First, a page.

The community parks together provide a wide range of park features normally associated with such parks. However, developed sports fields are absent, relying on the school facilities to meet these needs. While many communities do integrate their park systems with the supply of school facilities, most still have sports fields in order to provide some balance with the educational purposes and needs, which must take priority with the use of school facilities.

The City has a limited trail system, consisting primarily of developed right-of-way along Wine Country Road for pedestrians and bicycles. Particularly appropriate potentials for trails are along the river west of Farrand Park and on the hillsides south of town. The City should also explore and require appropriate pedestrian connections in and between new subdivision as the undeveloped areas develop. The city should also work with the county to continue to develop and implement a countywide system of bicycle facilities, with special attention to developing a route along Highway 22 and the railroad west of the city.


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Chapter XII


CAPITAL FACILITIES PLAN
Introduction
The Capital Facilities Plan brings all of the other comprehensive plan elements together by considering and planning the major public investments that will be needed to carry out the vision and policies of the rest of the plan.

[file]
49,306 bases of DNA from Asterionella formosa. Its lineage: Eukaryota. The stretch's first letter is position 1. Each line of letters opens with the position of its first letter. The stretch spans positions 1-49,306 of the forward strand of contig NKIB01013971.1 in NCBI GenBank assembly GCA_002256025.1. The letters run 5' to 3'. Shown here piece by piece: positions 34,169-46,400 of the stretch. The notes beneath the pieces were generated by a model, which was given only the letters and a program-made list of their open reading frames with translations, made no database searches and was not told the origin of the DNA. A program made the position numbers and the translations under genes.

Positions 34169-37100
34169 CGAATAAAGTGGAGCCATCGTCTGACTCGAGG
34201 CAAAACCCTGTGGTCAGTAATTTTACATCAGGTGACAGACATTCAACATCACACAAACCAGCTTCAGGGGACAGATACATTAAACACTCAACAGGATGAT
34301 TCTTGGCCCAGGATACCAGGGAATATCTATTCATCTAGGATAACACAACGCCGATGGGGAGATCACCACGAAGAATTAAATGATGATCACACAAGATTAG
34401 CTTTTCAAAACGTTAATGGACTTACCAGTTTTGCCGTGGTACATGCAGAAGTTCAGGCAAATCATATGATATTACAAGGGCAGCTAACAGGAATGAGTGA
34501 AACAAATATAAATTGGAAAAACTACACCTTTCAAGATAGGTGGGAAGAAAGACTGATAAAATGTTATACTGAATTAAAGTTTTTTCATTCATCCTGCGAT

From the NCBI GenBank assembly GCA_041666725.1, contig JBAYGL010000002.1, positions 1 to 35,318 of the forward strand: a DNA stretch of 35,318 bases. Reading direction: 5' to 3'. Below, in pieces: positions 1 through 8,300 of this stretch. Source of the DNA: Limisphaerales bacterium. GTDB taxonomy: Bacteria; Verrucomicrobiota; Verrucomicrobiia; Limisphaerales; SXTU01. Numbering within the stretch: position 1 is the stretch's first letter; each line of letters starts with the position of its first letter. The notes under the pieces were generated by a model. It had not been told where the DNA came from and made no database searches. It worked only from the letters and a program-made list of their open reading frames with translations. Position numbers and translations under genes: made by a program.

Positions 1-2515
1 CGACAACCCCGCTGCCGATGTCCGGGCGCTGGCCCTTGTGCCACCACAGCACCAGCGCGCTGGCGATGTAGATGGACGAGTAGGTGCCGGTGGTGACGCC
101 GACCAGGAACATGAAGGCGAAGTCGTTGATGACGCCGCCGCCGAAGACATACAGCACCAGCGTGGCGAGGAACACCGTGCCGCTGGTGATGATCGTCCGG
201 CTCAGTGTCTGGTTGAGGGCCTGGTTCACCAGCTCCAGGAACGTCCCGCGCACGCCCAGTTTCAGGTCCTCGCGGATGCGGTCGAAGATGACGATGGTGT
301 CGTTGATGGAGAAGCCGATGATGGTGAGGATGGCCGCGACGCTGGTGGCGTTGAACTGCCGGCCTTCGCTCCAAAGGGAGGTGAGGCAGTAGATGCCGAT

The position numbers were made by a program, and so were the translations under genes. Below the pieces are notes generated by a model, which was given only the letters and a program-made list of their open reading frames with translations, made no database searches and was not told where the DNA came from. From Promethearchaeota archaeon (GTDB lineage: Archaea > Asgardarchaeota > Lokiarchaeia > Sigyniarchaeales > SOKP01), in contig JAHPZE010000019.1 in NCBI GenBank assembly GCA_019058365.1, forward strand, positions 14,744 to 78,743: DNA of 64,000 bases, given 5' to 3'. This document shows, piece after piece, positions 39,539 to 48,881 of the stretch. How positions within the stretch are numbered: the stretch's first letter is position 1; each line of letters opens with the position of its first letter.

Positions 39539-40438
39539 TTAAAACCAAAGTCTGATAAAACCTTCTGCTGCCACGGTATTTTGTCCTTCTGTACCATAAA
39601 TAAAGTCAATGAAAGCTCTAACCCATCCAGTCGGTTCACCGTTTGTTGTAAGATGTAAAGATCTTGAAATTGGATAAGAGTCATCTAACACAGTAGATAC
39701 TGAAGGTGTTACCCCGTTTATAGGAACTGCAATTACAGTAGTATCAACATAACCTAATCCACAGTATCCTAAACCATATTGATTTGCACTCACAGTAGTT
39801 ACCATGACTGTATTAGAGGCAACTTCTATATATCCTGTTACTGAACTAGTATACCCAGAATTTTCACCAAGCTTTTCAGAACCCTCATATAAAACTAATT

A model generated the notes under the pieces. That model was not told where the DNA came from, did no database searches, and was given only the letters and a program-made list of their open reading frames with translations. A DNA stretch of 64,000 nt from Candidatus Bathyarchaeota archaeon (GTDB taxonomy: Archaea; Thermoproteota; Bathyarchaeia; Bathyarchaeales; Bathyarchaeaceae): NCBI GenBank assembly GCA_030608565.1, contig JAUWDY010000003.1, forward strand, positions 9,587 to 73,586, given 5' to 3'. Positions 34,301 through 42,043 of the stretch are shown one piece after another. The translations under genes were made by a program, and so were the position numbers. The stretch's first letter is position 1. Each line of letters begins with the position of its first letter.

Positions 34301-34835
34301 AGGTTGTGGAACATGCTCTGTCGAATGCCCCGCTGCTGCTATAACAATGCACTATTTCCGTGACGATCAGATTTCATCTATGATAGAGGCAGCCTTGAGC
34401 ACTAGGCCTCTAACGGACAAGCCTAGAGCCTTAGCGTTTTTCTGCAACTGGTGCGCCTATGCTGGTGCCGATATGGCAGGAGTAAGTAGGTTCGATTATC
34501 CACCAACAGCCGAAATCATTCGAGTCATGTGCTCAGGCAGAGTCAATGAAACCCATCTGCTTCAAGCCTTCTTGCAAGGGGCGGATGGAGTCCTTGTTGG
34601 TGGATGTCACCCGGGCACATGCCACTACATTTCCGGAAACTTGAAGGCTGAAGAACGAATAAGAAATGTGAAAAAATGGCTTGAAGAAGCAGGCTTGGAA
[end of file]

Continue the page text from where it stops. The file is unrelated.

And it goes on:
The Capital Facilities Plan or Element consists of two parts. The first part presents policies to guide the development of capital facilities with the continued development of the community. This first part includes policies to reassess the comprehensive plan if probable funding falls short of meeting identified needs. The second part describes the planned capital facilities development program to meet the community’s need with identifiable resources. This second part includes:


  • An inventory of existing facilities,

  • An identification of the facilities needed (and their general location), to support the comprehensive plan, including the facilities necessary to serve the UGA,

  • A long-range financial strategy to finance the facilities needed to support the plan, and

  • A six-year capital facility development program known as the Capital Improvement Program (CIP).

The Capital Facilities Plan (CFP) goals and policies assist the community in achieving community goals, as defined in the Prosser ‘Vision Statement.’ The capital facilities goals, policies, and strategies are listed as follows:

Capital Facility Policies (Policy changes noted in edit format)